IL-17C induces expression of cytokines, proinflammatory mediators and antimicrobial peptides in epidermal keratinocytes. MOR106 is a fully human monoclonal antibody binding with high affinity to human Il-17C, thereby neutralizing its biological activity. MOR106 showed to be effective in animal models of atopic dermatitis and psoriasis and could be a potential new treatment target in these diseases.
Phase I study evaluating single ascending doses (SAD) in healthy volunteers (HV), and multiple ascending doses (MAD) in patients with moderate-to-severe atopic dermatitis (AD).
In the SAD part, 56 subjects received a single i.v. infusion up to 20 mg/kg. In the MAD part, 25 AD patients received weekly i.v. infusions over 4 weeks with a 10 week follow up period. End points included safety and tolerability, pharmacokinetic profile, including IL-17C antibody complex in serum and assessment of immunogenicity. Key exploratory effiacy endpoints in the MAD part included percent change of Eczema Area Severity Index (EASI) and Scoring Atopic Dermatitis (SCORAD) and number of patients with a 50 % reduction in EASI (EASI-50) at week 4 compared to baseline.
MOR106 was well tolerated with no serious or severe adverse events (AE) reported. A dose-proportional increase in drug exposure was observed; comparable between healthy volunteers and patients. Estimated half-life ranged between 13 and 17 days. A linear relationship between dose and MOR106 concentrations in skin could be demonstrated in HV as measured 96 hours after administration. IL-17C, complexed to MOR106 and accumulated in the serum at day 8, was 2-3 fold higher in AD patients compared to HV. There was higher variability in AD patients than in HV. Although not statistically powered to show differences in efficacy between treatment groups, at the highest dose level (10 mg/kg) of MOR106, in 83% of patients (5 out of 6), an improvement of at least 50% in signs and symptoms of atopic dermatitis measured by EASI score was recorded at week 4. The onset of activity was rapid, occurred within a few weeks and was maintained for over 2 months after the last treatment. These results were corroborated by the SCORAD scores.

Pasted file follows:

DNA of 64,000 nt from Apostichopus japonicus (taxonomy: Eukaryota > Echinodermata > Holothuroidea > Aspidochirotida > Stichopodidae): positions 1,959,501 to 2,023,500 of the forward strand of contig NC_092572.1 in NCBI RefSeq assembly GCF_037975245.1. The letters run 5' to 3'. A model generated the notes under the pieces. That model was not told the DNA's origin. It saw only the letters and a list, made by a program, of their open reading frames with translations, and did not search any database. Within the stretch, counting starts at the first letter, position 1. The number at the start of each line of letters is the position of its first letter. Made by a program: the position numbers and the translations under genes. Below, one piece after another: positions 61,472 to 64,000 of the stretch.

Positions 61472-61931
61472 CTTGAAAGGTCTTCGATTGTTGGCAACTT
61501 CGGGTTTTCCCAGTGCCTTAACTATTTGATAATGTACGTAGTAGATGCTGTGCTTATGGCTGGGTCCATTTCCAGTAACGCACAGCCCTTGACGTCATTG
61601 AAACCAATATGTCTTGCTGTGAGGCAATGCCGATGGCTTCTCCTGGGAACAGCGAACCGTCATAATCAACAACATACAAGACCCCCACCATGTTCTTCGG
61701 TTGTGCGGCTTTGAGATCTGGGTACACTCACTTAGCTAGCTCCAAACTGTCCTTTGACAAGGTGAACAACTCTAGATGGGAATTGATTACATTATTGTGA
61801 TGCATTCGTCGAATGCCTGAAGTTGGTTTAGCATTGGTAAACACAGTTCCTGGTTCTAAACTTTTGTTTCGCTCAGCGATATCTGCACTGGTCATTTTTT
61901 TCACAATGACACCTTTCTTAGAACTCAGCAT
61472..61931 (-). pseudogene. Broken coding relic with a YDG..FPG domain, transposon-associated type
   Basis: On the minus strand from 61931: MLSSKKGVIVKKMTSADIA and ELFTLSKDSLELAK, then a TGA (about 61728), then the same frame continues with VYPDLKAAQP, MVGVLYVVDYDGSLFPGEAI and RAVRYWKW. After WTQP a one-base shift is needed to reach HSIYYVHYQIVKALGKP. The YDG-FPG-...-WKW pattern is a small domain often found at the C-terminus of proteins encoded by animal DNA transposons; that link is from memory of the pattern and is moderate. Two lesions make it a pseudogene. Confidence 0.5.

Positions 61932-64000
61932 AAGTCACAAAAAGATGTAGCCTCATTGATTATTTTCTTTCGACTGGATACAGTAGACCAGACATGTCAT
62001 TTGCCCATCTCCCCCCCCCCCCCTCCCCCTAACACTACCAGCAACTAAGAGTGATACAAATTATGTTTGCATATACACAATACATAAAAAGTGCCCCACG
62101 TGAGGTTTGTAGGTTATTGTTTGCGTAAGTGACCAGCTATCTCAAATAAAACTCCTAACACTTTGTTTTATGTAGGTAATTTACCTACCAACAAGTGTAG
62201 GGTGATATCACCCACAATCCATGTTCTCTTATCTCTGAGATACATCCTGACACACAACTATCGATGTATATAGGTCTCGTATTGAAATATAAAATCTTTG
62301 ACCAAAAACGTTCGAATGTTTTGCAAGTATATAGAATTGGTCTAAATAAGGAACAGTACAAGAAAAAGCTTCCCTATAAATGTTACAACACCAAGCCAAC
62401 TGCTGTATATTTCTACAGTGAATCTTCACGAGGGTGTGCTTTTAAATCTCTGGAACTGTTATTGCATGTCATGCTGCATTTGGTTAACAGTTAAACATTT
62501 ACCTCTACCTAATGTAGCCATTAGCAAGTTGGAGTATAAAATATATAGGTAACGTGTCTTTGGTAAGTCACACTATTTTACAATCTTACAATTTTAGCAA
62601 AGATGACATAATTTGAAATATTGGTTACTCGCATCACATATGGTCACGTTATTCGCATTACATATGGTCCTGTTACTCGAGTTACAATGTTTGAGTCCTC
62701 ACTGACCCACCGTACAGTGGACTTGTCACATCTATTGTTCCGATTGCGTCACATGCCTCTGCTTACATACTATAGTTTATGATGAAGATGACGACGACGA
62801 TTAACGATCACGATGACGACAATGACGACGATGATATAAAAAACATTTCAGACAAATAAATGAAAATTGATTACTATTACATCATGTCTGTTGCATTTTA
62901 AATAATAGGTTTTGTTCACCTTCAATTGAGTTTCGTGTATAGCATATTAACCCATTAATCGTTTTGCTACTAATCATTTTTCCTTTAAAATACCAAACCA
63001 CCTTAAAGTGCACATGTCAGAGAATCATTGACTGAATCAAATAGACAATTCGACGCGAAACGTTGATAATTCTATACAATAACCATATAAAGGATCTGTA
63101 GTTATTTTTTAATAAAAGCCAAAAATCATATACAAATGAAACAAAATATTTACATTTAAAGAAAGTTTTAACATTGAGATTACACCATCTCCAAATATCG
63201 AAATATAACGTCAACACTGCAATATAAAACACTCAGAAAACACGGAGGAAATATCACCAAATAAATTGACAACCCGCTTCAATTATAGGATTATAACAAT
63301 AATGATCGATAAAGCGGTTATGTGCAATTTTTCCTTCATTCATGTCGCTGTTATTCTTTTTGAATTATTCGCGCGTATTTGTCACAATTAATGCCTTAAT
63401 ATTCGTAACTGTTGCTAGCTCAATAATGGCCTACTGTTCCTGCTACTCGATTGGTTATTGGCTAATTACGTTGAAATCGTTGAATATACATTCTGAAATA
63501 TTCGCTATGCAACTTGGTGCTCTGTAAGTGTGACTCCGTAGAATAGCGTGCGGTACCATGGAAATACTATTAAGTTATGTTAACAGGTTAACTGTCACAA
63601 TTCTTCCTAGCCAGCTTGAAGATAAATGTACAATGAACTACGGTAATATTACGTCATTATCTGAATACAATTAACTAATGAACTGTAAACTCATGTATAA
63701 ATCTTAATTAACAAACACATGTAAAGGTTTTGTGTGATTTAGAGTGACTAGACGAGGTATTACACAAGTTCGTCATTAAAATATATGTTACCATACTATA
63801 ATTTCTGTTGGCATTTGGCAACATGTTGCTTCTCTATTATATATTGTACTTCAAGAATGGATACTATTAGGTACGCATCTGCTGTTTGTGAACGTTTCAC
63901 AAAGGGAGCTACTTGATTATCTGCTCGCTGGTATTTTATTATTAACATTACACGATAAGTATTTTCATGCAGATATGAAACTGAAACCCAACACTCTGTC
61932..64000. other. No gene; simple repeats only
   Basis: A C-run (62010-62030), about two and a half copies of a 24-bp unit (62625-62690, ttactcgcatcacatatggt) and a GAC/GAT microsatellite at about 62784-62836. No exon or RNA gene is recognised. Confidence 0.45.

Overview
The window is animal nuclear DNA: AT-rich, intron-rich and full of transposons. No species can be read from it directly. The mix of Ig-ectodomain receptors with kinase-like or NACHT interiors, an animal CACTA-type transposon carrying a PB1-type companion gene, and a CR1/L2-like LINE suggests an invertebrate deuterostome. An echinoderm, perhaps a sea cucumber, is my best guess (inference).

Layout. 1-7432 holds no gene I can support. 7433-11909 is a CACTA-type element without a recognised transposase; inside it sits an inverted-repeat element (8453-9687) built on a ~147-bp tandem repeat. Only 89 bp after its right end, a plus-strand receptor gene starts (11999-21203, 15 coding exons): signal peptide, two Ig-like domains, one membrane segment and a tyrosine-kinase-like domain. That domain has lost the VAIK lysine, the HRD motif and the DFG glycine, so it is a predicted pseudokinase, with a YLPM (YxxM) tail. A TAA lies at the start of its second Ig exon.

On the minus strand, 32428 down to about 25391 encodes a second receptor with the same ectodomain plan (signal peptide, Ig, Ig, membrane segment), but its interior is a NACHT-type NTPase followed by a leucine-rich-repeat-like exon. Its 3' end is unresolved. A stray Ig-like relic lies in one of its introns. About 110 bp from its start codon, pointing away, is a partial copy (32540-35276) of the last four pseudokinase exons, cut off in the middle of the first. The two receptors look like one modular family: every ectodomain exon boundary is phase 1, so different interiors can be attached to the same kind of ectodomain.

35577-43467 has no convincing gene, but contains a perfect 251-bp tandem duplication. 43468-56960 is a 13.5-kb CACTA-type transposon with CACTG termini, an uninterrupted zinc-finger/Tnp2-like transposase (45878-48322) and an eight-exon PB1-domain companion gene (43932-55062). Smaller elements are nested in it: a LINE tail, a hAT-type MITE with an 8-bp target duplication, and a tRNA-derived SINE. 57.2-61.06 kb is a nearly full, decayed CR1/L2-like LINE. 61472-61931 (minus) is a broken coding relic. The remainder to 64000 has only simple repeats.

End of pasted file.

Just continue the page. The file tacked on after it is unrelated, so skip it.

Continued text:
MOR106 was well tolerated and reported adverse events were not dose -limiting. The study supports IL-17C as a potential target in atopic dermatitis."